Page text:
Having grown through acquisitions and repeated reorganizations, this global bank had evolved to become a diversified and siloed organization. With a lack of clearly articulated standards and values to guide everyday behavior, it had developed an ‘accidental’ culture, not one that had been deliberately defined.
To address this, the bank has undertaken a fundamental global transformation of every aspect of its business. It has introduced new goals and new cultural values for its 140,000 employees and redesigned its rewards, control processes and cost management across its 75 business units.
Aware of the vital role that leadership plays in driving culture and organizational performance, the bank decided to create a global leadership curriculum - a common set of programs that will be delivered to achieve consistent leadership practice in all countries and divisions. Previously, the bank had provided 101 different leadership training courses worldwide.
The new leadership curriculum comprises seven core topics, each with associated programs covering the key leadership skills and capabilities needed across the organization.
At Hemsley Fraser, we are delivering five of these key programs in 37 global locations. Our programs cover issues such as leading and managing a high performing team, decision making, prioritizing, delegating, judgement, resilience, self insight and emotional intelligence. The aim is to help the bank’s leaders to take a more holistic view of the impact of their decisions and to enable them to create a team environment that can support and sustain high performance.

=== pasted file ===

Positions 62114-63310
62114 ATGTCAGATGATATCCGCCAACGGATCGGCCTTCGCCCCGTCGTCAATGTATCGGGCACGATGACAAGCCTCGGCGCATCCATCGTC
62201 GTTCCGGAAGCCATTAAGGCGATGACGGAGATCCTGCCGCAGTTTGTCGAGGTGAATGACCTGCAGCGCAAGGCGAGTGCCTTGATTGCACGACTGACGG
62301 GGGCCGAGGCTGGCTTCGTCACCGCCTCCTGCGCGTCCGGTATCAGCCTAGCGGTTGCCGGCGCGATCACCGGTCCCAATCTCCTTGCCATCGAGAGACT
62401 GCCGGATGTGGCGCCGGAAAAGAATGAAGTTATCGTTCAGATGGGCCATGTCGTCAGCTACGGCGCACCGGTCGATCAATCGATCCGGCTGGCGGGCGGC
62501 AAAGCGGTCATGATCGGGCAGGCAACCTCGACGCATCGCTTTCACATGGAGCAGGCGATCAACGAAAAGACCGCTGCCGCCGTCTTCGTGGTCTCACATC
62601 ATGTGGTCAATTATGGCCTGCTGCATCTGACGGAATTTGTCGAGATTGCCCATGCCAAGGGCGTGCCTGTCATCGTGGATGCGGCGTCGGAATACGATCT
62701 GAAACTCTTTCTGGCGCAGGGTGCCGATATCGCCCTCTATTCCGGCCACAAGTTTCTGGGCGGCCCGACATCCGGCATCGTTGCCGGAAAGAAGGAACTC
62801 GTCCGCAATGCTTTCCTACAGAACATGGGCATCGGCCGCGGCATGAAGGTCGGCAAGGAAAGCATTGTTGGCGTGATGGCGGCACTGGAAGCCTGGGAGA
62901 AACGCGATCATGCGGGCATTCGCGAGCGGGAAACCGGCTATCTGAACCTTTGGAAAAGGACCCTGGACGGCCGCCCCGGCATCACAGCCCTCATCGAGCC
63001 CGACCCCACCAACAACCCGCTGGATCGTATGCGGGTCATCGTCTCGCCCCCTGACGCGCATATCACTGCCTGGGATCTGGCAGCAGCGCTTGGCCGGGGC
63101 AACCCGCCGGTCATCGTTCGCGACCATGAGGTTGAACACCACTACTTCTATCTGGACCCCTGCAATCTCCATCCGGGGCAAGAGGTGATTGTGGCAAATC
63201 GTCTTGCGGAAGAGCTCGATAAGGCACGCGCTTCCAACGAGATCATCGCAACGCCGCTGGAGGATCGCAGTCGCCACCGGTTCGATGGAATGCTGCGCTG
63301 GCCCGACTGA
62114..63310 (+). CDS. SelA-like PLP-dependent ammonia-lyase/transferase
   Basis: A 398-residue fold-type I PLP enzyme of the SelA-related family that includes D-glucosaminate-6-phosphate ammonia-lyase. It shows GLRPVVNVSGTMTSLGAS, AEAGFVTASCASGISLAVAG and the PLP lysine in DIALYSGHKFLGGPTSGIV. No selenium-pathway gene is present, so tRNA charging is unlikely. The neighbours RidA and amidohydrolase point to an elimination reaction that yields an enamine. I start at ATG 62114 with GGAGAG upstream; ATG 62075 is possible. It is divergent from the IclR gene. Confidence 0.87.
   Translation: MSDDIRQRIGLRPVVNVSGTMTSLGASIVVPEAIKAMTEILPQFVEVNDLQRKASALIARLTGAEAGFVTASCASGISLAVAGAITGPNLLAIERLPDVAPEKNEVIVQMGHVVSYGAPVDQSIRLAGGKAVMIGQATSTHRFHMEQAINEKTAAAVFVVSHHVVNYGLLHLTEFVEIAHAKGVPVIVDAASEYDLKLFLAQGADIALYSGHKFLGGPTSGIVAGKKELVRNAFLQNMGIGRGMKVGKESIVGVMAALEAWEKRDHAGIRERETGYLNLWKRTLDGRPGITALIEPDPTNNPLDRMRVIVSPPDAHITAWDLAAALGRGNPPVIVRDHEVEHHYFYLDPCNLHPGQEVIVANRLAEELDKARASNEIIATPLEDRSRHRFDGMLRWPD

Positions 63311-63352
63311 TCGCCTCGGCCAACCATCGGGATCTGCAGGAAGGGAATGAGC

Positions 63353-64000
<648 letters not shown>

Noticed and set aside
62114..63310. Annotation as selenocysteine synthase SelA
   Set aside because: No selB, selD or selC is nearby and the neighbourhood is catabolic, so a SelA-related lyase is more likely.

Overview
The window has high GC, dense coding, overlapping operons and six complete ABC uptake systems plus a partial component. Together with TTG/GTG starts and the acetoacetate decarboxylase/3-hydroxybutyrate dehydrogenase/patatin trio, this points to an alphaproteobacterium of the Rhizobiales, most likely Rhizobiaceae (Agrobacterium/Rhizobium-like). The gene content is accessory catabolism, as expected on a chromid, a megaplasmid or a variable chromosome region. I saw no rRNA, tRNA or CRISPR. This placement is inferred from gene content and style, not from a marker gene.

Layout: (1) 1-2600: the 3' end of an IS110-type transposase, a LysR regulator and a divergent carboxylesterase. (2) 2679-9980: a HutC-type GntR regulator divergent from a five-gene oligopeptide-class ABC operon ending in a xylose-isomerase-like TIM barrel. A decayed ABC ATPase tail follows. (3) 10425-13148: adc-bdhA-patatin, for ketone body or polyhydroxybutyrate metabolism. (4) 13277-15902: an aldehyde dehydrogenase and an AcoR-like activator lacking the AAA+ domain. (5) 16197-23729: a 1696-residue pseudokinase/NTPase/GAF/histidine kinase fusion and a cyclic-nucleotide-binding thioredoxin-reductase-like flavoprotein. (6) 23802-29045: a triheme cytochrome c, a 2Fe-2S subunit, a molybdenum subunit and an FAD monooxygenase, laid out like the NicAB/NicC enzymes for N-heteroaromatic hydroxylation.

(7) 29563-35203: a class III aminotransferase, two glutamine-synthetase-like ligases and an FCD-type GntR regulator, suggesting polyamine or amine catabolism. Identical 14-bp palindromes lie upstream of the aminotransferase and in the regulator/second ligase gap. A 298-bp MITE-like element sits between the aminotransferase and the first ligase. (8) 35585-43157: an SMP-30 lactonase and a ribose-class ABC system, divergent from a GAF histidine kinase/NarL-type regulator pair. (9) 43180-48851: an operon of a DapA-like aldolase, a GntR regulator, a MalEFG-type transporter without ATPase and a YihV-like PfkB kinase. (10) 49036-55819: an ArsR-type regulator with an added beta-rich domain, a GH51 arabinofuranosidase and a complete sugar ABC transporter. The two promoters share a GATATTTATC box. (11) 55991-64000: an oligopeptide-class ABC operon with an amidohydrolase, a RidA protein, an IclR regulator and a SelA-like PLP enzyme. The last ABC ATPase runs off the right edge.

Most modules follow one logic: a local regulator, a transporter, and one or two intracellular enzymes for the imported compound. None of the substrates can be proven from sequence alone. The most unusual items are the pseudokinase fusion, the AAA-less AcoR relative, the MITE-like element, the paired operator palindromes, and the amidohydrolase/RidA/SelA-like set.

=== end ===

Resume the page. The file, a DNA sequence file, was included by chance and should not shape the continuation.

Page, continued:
The programs are being delivered through a mix of one-to-one support, classroom training, virtual instructor-led training, action learning and coaching. Pilots for each program were initially undertaken in Egypt, France, India, South Africa, Singapore, Switzerland, the UK and the United States.
In the first year, we’re delivering 335 programs, which equates to over 12,000 delegate days. Throughout the delivery, our global facilitators, project managers and client services co-ordinators will liaise closely to maintain a consistent approach and to share stories of best practice across the different regions.
For the bank, this development is one the main components of their people agenda. Equipping their leaders with the critical skills, capabilities and behaviors required to operate more effectively will create a common sense of purpose, support the new values and drive a more distinctive culture. In practical terms, it will also help leaders to answer the question: ‘What can I do every day to make a difference?’